How about something I call as "analog processing". To achieve a look what some call as "vintage" or "lomography" straight out of the camera, it requires few things:
1) Bad lens, which means something like plastic lens or anything that gives a "soft" or almost slightly "out of focus" look. One can for example shoot through a smudged and scratched glass.
2) Vignetting, which can be achieved in numerous ways. One is to shoot through a hole in a white handkerchief to get a blurred and washed out vignetting (see the example). Or dark vignetting, which can be achieved for example lighting the scene with strong spotlight that does not lit the whole scene evenly (the center becomes lit slightly more than edges).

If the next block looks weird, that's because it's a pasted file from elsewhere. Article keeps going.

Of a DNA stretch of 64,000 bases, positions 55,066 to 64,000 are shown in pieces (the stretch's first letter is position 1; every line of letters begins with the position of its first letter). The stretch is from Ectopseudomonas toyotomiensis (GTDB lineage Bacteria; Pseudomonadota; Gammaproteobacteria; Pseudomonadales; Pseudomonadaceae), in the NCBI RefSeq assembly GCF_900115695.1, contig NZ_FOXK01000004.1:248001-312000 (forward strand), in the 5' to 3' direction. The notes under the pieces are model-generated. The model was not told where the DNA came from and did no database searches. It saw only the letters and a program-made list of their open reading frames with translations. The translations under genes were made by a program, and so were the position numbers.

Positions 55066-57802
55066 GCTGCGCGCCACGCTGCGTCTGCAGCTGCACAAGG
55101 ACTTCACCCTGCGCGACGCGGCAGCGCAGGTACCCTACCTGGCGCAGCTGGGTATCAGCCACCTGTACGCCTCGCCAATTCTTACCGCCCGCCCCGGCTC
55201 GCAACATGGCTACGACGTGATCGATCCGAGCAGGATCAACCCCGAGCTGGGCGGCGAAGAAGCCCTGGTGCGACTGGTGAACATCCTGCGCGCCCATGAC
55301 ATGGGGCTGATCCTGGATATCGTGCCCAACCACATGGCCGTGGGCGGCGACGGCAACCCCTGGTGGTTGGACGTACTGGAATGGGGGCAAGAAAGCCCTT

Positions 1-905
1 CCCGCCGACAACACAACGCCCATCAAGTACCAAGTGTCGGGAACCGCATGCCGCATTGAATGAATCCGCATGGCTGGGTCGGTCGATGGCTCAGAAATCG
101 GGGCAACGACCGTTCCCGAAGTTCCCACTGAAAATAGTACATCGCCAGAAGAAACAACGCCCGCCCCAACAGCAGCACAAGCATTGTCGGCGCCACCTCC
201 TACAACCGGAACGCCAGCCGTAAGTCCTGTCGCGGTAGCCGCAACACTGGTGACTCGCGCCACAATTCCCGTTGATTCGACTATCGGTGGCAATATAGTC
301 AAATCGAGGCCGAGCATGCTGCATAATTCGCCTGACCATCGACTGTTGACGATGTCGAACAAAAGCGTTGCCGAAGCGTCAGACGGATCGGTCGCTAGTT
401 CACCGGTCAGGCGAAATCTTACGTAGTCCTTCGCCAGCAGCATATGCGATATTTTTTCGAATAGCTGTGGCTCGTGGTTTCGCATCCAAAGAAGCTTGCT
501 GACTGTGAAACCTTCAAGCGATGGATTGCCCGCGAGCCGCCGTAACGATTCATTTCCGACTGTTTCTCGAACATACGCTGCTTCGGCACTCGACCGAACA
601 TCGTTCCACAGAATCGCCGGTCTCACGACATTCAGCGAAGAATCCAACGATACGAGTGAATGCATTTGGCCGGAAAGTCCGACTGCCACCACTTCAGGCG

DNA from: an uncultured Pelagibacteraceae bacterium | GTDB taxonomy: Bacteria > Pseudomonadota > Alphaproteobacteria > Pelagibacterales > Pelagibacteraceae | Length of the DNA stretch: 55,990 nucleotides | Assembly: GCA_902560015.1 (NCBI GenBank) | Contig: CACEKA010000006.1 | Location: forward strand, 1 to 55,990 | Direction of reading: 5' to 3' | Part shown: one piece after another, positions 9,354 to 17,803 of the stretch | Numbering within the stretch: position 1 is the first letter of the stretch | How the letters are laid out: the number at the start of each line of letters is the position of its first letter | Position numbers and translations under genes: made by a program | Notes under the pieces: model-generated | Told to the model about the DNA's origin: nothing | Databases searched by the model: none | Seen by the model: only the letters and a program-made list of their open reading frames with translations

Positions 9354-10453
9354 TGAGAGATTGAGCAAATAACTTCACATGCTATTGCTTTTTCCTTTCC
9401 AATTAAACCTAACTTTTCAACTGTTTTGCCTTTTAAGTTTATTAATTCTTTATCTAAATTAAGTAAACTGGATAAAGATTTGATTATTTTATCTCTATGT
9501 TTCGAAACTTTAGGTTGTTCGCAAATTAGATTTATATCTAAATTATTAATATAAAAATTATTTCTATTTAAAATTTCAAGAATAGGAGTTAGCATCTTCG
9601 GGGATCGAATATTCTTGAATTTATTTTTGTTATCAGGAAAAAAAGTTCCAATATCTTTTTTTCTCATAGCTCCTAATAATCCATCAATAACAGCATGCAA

3) Intentional "bad photography", which can mean things like seen on your example shots: flash used and strong shadow casts on the wall, and making somewhat "bad compositions".
4) Intentional bad exposure, which can be for example overexposure or underexposure.
5) Tampering the white balance, which means you in purpose use wrong white balance preset to get for example cyan tint. I don't know about Canon Rebel, but on my Canon camera I can change the tone rather radically.
Here's an example on "soft vignetting". I took the shot with a telescopic lens, and through a brightly lit hole held close to the lens: